On The Run (OTR), the convenience store and gas station giant, has announced that it will soon accept crypto payments at 170 outlets across South Australia and Victoria.
It has been reported that the move will allow customers to pay for gas, snacks, and even a Subway foot long in over 30 cryptocurrencies. OTR’s parent company the Peregrine Corporation, one of the largest privately-owned companies in South Australia, will also be accepting crypto at its Subway, Oporto, and Smokemart stores.
However, once the system is finalized in July, it will become the largest business in the country to accept in-store crypto payments. The company is working with Singapore-based exchange Crypto.com to implement its Pay Merchant service as its payment settlement layer. Datamesh, a Sydney-based payment systems provider, will roll out point of sale terminals allowing shoppers to pay through the Crypto.com application with their cryptocurrency holdings.
Yasser Shahin, the Executive Chairman of Peregrines, stated that accepting crypto payments was an opportunity to jump on board with the growth of cryptocurrencies.
“The growth and mainstream acceptance of cryptocurrency adoption in Australia and the rest of the world has been phenomenal, and has offered us a clear opportunity to tap into the momentum of this fast-growing space for the benefit of our customers.”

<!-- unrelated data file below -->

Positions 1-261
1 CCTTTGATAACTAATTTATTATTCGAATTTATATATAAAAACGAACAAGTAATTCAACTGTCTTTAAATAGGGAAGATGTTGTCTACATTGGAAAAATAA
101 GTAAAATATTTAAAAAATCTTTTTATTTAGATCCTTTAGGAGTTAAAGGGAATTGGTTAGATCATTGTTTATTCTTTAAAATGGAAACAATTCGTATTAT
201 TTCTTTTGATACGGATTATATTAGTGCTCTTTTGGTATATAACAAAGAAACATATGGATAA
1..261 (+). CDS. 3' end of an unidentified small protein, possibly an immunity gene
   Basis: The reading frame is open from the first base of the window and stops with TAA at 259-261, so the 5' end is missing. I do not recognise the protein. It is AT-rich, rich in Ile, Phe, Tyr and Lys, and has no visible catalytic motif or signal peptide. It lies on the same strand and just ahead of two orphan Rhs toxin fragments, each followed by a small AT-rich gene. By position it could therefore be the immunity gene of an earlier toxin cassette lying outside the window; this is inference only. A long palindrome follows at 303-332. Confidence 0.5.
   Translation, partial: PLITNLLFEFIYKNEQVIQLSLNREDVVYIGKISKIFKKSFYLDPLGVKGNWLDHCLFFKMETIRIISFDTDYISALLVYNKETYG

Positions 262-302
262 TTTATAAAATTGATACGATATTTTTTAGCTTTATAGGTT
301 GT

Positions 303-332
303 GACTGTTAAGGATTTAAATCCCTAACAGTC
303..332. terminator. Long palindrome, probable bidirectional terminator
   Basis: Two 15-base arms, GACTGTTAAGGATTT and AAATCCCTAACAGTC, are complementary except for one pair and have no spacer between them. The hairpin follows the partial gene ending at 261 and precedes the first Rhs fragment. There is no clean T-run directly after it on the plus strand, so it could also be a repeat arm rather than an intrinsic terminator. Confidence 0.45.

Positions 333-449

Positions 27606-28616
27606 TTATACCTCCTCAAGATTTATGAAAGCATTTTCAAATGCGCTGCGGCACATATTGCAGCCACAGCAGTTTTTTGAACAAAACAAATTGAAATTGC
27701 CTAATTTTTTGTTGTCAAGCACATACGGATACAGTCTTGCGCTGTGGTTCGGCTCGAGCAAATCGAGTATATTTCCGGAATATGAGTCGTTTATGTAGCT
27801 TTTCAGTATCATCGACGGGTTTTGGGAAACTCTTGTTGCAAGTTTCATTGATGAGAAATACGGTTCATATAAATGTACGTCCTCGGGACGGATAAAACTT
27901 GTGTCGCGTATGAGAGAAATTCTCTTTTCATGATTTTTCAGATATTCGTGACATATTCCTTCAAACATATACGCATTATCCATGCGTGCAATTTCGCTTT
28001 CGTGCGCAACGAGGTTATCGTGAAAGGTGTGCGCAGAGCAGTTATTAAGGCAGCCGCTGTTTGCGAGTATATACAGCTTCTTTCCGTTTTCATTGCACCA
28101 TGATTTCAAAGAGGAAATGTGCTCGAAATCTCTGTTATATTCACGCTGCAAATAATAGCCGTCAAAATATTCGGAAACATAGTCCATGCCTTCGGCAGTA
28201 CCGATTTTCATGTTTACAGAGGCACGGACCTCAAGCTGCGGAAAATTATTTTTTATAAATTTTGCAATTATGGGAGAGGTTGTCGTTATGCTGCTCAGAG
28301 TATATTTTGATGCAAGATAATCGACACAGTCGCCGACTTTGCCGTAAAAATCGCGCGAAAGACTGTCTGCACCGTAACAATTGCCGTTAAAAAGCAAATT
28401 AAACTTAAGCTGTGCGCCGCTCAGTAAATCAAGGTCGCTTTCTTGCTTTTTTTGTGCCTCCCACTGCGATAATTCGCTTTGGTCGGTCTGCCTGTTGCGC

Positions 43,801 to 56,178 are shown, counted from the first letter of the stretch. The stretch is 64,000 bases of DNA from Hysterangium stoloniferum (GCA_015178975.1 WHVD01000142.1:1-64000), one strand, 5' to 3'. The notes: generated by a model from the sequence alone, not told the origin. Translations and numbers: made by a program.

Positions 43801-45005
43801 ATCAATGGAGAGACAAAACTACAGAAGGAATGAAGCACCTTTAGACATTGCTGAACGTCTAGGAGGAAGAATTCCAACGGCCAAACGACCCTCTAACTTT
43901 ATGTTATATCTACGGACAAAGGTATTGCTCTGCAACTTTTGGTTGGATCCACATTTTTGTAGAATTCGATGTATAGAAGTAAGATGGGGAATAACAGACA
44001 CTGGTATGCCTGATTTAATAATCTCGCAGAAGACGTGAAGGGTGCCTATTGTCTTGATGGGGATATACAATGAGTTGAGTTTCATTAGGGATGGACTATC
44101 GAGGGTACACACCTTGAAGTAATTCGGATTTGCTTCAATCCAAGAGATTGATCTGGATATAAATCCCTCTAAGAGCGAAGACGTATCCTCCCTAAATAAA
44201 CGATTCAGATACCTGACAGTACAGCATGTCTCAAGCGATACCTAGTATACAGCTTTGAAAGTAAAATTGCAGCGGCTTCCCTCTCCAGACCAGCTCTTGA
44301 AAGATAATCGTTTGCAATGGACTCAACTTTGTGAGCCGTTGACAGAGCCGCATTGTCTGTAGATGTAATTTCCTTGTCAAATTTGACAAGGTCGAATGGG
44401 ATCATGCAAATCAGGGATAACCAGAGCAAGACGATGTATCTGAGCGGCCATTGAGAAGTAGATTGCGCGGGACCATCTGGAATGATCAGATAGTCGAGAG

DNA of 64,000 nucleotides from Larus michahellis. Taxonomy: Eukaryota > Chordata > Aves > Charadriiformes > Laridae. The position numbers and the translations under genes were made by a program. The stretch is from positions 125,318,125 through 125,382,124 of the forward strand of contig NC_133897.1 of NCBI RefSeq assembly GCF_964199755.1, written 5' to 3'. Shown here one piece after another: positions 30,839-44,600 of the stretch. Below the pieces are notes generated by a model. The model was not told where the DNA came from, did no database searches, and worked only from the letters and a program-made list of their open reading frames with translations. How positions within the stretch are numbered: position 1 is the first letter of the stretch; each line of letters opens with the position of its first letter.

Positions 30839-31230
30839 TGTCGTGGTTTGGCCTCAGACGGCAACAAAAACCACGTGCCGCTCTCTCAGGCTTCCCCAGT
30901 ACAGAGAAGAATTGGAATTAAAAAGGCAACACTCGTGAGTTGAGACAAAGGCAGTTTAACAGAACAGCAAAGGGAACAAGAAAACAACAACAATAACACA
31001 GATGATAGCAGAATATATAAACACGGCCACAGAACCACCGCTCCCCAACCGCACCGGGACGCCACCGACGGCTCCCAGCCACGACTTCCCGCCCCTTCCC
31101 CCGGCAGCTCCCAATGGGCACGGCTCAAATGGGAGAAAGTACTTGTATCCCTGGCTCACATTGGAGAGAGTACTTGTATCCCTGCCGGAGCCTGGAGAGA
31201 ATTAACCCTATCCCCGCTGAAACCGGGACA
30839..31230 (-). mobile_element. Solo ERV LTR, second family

The report said that a survey by Crypto.com released in February revealed that only 4% of globally surveyed merchants were already accepting cryptocurrencies as payment, although nearly 60% of merchants were interested in accepting payments within the next year. In comparison, around 40% of customers globally are already paying using crypto, and the other 60% said they are interested in paying with crypto within the next 12 months.
Likewise, of the industry sectors most willing to adopt cryptocurrencies, retail and grocery merchants tied with luxury goods providers, with 80% in each category, are enthusiastic about accepting crypto payments. With cryptocurrency use in Australia becoming more prevalent, the Australian government is navigating how to regulate and address its usage.
Thus, in March, Senator Andrew Bragg announced the Digital Services Act (DSA), a legislative proposal aimed at reforming market licensing, custody, and taxes, stating he wants to see Australia become a “crypto hub” and that the country is “open for business.”